2. Diversion of resources
The Australian government’s approach to cyber security is likely going to increase the regulatory burden placed on enterprises. The redoubled focus on cyber security could potentially lead to a diversion of resources away from other areas of IT.
For example, resources may be redirected from software development, data analysis and other IT sectors to align the enterprise with the objectives of the cyber shields. In turn, this could create an imbalance in the IT skills market, with an oversupply of training and demand for cyber security professionals and a shortage in other areas. In the long term, this could affect Australia’s digital competitiveness.
3. Increased pressure on existing IT professionals
The complexity and scale of the cyber shields initiative could actually cause the staff churn challenges many organisations face to accelerate. Australia’s cyber security industry already struggles terribly with stress and mental health, with 91% of professionals experiencing mental health challenges. Of those, one-third end up quitting, with one in 10 leaving the industry entirely.
Any additional burden the cyber shields approach puts on private enterprises will mean greater workloads, greater levels of stress and greater levels of burnout, unless the organisation is able to recruit a larger team of security professionals.
4. Increased need for continuous training and upgrading skills
The implementation of the cyber shields approach could result in a new national cyber security calibration that IT professionals will need to train towards. With the government committing to a proactive approach moving forward, it is likely that the need for ongoing training will increase.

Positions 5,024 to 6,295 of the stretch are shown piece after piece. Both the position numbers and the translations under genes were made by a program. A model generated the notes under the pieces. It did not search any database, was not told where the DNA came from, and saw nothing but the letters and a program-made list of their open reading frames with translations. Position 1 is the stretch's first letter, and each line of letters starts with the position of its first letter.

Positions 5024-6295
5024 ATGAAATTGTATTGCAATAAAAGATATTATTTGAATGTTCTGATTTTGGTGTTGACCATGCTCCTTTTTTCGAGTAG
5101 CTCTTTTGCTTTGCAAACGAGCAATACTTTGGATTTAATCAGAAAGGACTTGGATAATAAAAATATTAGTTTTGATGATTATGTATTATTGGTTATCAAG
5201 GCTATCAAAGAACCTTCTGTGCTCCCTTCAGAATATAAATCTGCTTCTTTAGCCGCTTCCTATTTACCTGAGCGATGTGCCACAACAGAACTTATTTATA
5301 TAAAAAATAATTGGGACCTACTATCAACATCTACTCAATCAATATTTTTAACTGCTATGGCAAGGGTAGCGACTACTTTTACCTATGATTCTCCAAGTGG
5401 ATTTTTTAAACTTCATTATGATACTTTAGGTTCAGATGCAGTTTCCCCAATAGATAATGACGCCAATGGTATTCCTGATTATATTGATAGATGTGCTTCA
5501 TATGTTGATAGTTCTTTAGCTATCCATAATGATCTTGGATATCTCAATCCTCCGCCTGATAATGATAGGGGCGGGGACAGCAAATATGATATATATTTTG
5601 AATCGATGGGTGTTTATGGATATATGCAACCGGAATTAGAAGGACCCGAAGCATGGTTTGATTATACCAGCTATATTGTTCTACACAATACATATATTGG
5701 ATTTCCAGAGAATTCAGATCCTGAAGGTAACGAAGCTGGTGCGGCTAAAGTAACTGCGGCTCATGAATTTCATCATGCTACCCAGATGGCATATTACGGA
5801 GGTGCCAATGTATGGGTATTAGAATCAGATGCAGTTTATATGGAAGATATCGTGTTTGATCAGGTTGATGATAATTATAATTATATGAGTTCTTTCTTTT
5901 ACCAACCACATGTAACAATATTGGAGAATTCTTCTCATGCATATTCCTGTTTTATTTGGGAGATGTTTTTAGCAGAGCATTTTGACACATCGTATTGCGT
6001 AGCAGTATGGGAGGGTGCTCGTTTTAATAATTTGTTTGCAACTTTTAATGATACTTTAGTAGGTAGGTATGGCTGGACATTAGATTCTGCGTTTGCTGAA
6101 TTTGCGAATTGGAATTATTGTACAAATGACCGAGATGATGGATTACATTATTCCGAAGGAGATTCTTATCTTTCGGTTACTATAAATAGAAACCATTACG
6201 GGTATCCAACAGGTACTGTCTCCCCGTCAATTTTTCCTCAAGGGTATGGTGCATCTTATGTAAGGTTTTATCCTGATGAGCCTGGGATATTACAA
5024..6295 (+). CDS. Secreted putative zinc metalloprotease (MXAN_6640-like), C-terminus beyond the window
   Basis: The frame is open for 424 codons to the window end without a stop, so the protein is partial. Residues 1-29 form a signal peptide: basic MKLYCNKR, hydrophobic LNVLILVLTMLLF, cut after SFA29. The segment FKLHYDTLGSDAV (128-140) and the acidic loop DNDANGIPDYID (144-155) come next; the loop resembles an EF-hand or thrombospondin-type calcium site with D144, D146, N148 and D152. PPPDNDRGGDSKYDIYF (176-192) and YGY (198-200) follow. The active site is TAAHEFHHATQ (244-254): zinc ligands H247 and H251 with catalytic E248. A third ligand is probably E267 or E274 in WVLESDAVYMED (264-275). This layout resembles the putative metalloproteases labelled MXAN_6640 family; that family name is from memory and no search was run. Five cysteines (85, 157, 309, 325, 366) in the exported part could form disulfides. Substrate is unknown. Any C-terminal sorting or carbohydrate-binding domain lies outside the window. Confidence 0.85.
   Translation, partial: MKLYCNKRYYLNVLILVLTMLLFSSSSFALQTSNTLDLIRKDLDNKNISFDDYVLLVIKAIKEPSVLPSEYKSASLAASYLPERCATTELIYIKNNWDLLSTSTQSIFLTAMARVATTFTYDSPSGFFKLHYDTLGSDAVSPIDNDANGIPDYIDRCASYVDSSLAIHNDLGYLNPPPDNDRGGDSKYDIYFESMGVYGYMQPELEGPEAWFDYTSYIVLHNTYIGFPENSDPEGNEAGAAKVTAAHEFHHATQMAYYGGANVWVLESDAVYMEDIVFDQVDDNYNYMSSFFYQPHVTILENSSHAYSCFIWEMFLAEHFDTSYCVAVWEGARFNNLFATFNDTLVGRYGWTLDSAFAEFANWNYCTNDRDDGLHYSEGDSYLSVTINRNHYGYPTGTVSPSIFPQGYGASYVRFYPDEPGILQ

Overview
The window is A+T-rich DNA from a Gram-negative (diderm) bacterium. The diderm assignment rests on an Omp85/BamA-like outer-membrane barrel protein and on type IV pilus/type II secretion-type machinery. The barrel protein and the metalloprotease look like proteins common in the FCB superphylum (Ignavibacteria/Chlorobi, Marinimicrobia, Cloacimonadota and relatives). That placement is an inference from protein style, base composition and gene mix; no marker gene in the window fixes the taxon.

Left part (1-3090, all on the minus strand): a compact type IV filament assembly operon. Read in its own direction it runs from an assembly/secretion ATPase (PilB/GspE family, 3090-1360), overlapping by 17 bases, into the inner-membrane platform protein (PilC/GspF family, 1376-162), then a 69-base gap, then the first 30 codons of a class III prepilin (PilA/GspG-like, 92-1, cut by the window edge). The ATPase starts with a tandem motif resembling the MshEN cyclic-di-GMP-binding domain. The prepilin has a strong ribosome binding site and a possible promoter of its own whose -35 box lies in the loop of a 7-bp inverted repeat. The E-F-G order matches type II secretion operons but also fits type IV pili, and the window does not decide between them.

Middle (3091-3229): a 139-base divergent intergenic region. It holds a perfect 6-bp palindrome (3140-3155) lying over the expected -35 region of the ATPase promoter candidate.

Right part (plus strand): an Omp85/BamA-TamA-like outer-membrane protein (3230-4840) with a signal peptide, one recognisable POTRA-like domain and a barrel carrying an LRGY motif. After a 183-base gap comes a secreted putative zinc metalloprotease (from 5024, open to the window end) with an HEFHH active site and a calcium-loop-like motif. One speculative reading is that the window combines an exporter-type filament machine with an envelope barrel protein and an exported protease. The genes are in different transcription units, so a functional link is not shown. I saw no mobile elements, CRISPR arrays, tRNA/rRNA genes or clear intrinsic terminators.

For already overworked cyber specialists, this will be challenging to accommodate. It will also make it more difficult for the organisation to have the total suite of skills it needs to fully meet the ambitions of the government’s new cyber security strategy.
5. Global competition for cyber security talent
Australian organisations don’t need to simply worry about the domestic competition for cyber security resources. It’s likely that other governments will build deeper cyber security strategies that align with the set of objectives the Australian government has set out.
SEE: Australia’s limited onshore IT talent is slowing down tech innovation.
As that happens, an increasing global demand will make it more difficult for Australian organisations to find talent. Australia is a relatively positive place to work, but with massive multinational corporations and the resources they have to fill their cyber security teams, it might be a challenge that few local companies can afford.
6. Long-term sustainability
While the cyber shields initiative is a positive step towards enhancing Australia’s cyber security infrastructure, it’s important to consider its long-term sustainability. The ongoing maintenance and updating of these cyber shields will require a steady supply of skilled IT professionals.
If Australia continues to struggle with an IT skills shortage, it may become difficult for even the Australian government to deliver on its own ambition, resulting in inevitable declines in both vision and execution.
Can Australia accelerate cyber security to meet the demand?